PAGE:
The Dreaming City (60th Anniversary Edition) by Michael Moorcock
(Jayde Design, 2021)
Reviewed by Andy Sawyer
In the June 1961 edition of Science Fantasy magazine a story appeared which would change the shape of modern fantasy. On the suggestion of the magazine’s editor John “Ted” Carnell, Moorcock, who had already submitted a few sf stories to him, wrote a fantasy tale “as far from Conan or hobbit holes as I could make it.” This was the first appearance of the doomed albino Elric and his hell-blade “Stormbringer”.
Like many, I picked up on the Elric stories when they were published in book form a few years later, and watched Moorcock’s saga of the “Eternal Champion” and the timeless struggle between Law and Chaos grow. Elric is the creation of a young man at the beginning of a time of great and significant social change, and Elric himself, though a rebel against the confines of the “Bright Empire of Melniboné”, (and the essentially conservative structures of fantasy as devised by Tolkien) at this point hardly knows or understands the point of his rebellion. By the end of the story, all he has done is add more betrayals and slayings to his score, and perhaps come to some glimmering realisation of his true relationship with the blade he bears. But readers are left wanting more; and more they got.
Publisher John Davey in his Editor’s Afterword writes of the “raw, youthful exuberance” of these early fantasies. Elric is the rock and roll hero, the discontented glowing youth, long-haired, “tasteless and gaudy” in dress, “an outsider and an outcast” who it seems will plough his own furrow to disaster. In disowning “Imrryr the Beautiful”, where “the Dragon Masters and their ladies and their special slaves dreamed drug induced dreams of grandeur and incredible horror”, Elric perhaps reflected a certain necessary dismissal of contemporary society but perhaps also the touch of pomposity inherent in many 60s rock-star heroes. When he brings the towers of Imrryr crashing down, his immediate reaction is that he has destroyed a part of himself, a beauty that can never be replaced: “a greater sadness overwhelmed him as a tower, as delicate and as beautiful as fine lace, cracked and toppled with flames leaping about it.”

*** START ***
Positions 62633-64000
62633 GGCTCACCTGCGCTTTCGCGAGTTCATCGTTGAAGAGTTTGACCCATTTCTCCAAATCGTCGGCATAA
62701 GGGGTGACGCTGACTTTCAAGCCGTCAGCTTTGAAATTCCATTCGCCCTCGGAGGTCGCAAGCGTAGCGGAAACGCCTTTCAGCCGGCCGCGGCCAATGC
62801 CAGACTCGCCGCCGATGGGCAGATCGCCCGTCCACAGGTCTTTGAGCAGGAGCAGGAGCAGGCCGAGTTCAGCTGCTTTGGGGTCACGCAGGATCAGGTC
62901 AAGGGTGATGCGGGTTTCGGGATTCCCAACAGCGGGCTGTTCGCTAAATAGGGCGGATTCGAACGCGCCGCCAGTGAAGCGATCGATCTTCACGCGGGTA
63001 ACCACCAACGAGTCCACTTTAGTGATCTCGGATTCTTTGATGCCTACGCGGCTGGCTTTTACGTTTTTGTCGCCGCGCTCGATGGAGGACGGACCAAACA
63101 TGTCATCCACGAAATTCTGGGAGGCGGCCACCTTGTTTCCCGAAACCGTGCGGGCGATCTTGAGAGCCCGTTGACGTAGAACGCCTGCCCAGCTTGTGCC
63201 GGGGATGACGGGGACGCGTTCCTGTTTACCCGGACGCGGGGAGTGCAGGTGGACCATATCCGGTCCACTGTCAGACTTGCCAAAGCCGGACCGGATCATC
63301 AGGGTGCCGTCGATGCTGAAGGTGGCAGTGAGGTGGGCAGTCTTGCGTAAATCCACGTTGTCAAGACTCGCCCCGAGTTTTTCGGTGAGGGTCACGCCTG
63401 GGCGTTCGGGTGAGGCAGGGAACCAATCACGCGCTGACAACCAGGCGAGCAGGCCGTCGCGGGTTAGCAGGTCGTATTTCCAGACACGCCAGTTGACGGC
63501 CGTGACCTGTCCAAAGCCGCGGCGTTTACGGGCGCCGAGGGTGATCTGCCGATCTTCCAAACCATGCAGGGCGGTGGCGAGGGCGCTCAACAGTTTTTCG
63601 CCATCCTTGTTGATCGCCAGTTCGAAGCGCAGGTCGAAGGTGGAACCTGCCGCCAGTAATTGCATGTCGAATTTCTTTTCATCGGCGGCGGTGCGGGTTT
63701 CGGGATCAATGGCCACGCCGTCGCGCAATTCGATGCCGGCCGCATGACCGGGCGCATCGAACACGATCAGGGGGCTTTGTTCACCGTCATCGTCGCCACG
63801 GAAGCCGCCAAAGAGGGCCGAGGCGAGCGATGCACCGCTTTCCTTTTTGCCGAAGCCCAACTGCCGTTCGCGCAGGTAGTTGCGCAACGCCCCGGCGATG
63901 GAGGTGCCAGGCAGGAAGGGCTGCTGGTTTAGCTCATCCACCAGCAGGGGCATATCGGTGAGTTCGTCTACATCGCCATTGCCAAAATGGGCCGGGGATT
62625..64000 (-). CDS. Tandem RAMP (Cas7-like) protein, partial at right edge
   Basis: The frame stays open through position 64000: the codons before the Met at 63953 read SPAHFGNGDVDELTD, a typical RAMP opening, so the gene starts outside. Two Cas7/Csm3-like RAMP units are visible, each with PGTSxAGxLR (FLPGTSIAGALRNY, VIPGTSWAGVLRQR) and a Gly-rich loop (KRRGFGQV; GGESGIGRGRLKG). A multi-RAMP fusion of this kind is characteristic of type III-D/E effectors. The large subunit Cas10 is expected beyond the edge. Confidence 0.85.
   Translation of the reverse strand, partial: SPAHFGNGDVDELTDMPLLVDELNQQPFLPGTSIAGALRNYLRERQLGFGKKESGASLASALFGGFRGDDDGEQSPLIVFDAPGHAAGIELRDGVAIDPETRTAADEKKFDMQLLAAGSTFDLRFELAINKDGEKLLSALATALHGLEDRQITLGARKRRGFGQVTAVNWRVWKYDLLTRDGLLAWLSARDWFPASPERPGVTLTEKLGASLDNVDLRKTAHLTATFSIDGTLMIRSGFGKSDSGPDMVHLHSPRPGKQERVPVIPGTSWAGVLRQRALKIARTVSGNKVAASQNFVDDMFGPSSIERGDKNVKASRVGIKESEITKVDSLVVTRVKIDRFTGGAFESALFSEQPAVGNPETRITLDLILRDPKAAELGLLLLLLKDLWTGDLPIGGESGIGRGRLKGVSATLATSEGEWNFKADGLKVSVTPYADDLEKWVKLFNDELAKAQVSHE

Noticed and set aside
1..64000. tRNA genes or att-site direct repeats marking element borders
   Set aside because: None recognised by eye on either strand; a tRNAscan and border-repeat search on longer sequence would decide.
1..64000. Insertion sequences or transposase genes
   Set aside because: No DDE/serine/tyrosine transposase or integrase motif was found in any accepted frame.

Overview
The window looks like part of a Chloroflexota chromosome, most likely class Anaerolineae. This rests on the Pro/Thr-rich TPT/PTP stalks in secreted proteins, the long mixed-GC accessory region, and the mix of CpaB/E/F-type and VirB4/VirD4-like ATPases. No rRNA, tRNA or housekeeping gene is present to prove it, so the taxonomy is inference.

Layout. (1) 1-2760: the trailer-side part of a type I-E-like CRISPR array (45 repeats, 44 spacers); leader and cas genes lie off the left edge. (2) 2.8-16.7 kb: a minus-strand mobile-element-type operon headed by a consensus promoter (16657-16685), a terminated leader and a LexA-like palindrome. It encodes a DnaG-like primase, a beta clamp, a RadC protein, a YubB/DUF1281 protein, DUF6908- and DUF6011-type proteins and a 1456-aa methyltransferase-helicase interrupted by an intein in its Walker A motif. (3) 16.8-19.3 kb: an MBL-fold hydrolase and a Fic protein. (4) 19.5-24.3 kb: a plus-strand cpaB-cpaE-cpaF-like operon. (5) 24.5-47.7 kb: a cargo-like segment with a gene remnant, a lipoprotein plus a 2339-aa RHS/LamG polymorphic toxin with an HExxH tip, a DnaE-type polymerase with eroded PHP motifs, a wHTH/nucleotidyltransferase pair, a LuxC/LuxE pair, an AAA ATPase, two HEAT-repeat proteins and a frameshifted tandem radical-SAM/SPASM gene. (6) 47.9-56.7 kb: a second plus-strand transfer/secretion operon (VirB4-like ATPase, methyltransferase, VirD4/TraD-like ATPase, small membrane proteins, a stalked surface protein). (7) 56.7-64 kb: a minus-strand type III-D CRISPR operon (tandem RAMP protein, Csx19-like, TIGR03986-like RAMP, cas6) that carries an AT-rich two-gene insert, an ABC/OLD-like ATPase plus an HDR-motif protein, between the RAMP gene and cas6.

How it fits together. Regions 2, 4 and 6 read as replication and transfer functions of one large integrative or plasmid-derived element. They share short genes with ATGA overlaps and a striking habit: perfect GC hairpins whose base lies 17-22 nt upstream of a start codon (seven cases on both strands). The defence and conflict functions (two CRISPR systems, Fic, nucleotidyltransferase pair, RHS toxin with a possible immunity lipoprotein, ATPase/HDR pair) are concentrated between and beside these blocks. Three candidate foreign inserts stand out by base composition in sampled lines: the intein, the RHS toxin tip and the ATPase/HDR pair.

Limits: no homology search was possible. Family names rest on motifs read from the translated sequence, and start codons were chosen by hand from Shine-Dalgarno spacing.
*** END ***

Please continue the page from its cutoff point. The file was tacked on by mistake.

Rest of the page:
It’s Moorcock’s achievement that he has made this baroque anti-hero a symbol of the ambivalence of the age which spawned him. Elric can’t help but return, partly because there is a solid fanbase for the guilt-wracked albino, partly because his search for a moral basis for existence is our search, and partly because the “drug-induced dreams” of Imrryr and the decadent empire of Melniboné have continued to be potent metaphors for the world we live in. This 60th anniversary edition has been revised by the author and the revisions are interesting. Some are changes of adjectives or adjustments of the flow of sentences; there is the occasional change of spelling of a neologism. But there are also some insertions into the earlier, introductory parts of the text which incorporate additions and developments in subsequent stories throughout the series; hints that Moorcock will be adding more to the already extensive backstory of his hero. Elric, we read, has been assiduously studying the enigma of human morality, and he has come across a place where Melnibonéan atrocities have sent him back determined to extinguish the legacy of his line…
We learn no more. This “anniversary edition” ends, as does the original story, with Elric vowing to “give this age cause to hate us as we wander its young lands and new-formed seas!”, and the saga of Elric, one aspect of the “Eternal Champion”, stretches out before us. It is thus, essentially a celebration and a souvenir, but a welcome one. It will appeal to those who know Elric, but the curious, especially those wanting to explore what it was like to have discovered something new in fantasy, should be rewarded too.